I am pleased to announce the publication of my 14th book, IRS Tax Audits & Collections
U.S. Taxpayers who are under IRS Tax Audit, need to be aware of the following:
1. The audit does not mean taxes are due. Rather, the purpose of the audit is to ascertain how much in tax is due, if any.
2. Prior to the IRS imposing tax due under the audit, the Taxpayer/Taxpayer Representative may present legal authority and evidence to the IRS to confirm no tax is due. In the event of an adverse audit finding, they may request an audit reconsideration with the auditor, a meeting with the auditor’s supervisor, and if necessary move up the IRS hierarchy to request a meeting with group/regional managers if the taxpayer does not believe they have been fairly treated or if their constitutional rights have been violated including the rights to due process and equal protection of the law (under the 14th amendment), and the right not to have excessive fines imposed (under the 8th amendment). If the taxpayer is accused of any criminal conduct, they may refuse to give any further evidence based on the 5th amendment right against self-incrimination.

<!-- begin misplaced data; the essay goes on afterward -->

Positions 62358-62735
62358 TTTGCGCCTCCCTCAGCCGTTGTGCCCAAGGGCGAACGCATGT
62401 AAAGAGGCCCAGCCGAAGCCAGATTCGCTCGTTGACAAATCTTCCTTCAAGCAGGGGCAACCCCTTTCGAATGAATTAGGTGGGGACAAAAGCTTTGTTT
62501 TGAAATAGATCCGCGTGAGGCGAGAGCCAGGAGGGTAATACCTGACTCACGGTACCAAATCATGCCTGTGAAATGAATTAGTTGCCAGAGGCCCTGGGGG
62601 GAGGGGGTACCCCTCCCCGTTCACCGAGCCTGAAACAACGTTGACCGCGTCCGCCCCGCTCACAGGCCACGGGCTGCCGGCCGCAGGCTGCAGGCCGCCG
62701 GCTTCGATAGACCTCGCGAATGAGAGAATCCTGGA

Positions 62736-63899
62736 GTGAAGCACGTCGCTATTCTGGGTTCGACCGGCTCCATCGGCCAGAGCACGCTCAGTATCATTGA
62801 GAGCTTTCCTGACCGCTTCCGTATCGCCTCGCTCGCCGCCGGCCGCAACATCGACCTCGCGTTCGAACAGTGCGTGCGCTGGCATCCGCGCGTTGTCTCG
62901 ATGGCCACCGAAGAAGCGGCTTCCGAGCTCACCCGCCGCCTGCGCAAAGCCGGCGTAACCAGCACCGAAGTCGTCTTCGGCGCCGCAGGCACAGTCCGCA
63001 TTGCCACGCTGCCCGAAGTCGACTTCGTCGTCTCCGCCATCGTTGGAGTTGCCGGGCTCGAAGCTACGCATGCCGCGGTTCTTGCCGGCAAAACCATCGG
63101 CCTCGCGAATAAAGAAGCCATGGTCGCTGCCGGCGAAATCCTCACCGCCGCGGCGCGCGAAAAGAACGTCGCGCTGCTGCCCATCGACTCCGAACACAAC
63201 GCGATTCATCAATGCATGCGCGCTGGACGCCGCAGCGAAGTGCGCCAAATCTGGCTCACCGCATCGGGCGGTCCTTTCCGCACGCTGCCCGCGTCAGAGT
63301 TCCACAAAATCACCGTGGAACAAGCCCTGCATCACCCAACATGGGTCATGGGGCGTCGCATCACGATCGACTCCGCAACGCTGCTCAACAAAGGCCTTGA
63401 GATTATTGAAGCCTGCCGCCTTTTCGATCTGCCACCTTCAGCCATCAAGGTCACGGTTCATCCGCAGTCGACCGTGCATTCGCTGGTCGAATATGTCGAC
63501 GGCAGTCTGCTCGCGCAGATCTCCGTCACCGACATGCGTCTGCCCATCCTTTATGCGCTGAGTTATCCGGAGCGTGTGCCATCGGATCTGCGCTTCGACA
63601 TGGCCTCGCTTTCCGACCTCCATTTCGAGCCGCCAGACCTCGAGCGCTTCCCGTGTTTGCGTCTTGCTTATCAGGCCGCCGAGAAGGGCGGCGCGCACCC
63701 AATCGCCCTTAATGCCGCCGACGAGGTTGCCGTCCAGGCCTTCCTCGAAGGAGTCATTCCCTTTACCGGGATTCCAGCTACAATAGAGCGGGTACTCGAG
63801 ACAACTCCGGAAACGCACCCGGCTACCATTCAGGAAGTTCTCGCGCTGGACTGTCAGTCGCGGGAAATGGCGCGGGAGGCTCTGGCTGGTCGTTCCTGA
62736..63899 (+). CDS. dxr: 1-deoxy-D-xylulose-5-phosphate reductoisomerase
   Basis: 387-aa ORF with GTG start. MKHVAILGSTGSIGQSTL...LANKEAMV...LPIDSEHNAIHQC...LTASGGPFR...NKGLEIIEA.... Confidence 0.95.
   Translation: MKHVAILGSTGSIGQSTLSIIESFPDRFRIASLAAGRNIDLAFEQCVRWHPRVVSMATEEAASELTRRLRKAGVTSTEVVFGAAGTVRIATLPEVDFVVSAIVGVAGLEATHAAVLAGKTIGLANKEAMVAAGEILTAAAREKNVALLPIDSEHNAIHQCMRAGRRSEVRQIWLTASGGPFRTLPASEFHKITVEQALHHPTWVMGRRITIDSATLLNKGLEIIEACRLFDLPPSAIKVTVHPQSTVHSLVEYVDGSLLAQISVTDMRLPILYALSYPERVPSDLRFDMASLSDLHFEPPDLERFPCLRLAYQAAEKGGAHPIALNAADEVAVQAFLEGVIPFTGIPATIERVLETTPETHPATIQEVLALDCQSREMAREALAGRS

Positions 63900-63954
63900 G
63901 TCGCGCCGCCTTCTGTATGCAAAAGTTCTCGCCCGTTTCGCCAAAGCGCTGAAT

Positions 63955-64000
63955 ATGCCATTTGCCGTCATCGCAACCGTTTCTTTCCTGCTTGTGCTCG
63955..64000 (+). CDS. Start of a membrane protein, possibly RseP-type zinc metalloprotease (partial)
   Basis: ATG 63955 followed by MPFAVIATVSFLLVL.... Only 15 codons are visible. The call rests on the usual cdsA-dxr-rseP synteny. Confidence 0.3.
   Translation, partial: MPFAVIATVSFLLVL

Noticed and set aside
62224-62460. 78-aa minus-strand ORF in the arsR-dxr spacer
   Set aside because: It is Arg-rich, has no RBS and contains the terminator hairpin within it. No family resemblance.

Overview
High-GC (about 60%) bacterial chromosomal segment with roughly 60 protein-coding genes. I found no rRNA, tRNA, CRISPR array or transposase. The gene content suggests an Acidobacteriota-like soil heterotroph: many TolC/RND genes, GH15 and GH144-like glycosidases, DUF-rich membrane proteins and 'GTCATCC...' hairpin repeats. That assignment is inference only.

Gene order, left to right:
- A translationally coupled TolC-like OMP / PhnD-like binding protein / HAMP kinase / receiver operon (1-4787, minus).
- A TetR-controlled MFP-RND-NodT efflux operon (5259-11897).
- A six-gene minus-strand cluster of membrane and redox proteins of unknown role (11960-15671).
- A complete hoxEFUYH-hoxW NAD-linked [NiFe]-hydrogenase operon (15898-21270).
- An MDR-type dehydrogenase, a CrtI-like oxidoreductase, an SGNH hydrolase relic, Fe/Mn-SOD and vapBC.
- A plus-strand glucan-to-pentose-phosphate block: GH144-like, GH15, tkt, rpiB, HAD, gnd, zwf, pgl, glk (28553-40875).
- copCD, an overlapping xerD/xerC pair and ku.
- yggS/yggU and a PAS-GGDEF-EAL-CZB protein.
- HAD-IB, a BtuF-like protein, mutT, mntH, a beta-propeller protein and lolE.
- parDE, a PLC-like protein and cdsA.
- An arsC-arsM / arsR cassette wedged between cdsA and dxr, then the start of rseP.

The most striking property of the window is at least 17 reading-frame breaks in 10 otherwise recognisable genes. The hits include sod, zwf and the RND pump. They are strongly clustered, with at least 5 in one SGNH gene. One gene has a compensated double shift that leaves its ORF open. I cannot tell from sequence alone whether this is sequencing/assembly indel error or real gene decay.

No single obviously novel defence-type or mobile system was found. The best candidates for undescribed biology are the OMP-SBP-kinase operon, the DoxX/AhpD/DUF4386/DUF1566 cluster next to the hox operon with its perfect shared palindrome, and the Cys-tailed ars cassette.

3. Prior to the IRS assessing tax, penalty and interest the taxpayer has the right to seek an administrative IRS appeal, a post-Appeal mediation, and if the matter is not resolved the taxpayer who receives a Statutory Notice of Deficiency may go to US Tax Court prior to paying any tax due which is not assessed until after Tax Court trial. In the event the taxpayer files a Tax Court Petition the IRS will refer the matter back to Appeals for another settlement conference prior to tax court trial.
In summary, the taxpayer has many avenues to object to the tax proposed prior to assessment of the tax, the IRS filing of a tax lien (for the tax year(s) at issue) and the initiation of IRS tax collection for the tax due after audit.